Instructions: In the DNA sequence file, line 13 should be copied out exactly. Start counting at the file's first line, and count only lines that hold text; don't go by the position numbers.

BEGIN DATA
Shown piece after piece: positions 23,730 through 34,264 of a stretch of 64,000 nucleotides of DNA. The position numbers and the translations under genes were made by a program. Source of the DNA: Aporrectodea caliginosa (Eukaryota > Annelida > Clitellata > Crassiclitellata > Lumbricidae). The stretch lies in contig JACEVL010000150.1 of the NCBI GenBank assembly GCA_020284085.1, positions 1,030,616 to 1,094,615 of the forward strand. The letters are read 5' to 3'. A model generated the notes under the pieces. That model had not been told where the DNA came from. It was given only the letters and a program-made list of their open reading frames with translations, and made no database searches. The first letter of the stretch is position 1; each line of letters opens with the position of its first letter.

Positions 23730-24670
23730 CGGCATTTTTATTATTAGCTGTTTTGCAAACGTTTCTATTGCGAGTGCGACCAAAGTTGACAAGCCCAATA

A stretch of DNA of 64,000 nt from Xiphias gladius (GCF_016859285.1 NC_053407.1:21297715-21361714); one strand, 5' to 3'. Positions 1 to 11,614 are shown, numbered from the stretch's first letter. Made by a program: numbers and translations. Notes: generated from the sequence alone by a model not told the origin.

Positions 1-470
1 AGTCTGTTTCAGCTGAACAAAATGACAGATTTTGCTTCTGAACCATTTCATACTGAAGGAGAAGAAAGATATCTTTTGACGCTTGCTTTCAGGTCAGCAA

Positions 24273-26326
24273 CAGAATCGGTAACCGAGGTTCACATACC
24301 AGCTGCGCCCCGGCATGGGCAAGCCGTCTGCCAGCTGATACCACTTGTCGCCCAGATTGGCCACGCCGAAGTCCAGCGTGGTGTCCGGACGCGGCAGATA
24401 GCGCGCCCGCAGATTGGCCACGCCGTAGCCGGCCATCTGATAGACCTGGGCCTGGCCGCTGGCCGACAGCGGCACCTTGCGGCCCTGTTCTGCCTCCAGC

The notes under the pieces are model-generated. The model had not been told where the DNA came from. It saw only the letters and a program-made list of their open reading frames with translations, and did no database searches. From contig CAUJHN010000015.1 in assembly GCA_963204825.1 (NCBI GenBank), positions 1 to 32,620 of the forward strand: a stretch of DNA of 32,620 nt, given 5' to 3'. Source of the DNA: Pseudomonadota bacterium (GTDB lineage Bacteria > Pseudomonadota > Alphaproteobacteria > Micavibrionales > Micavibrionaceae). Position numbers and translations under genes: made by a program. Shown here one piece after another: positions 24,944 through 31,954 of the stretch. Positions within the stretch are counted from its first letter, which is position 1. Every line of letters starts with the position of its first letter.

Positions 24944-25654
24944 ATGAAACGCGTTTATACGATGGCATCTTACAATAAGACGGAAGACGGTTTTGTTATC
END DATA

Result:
24944 ATGAAACGCGTTTATACGATGGCATCTTACAATAAGACGGAAGACGGTTTTGTTATC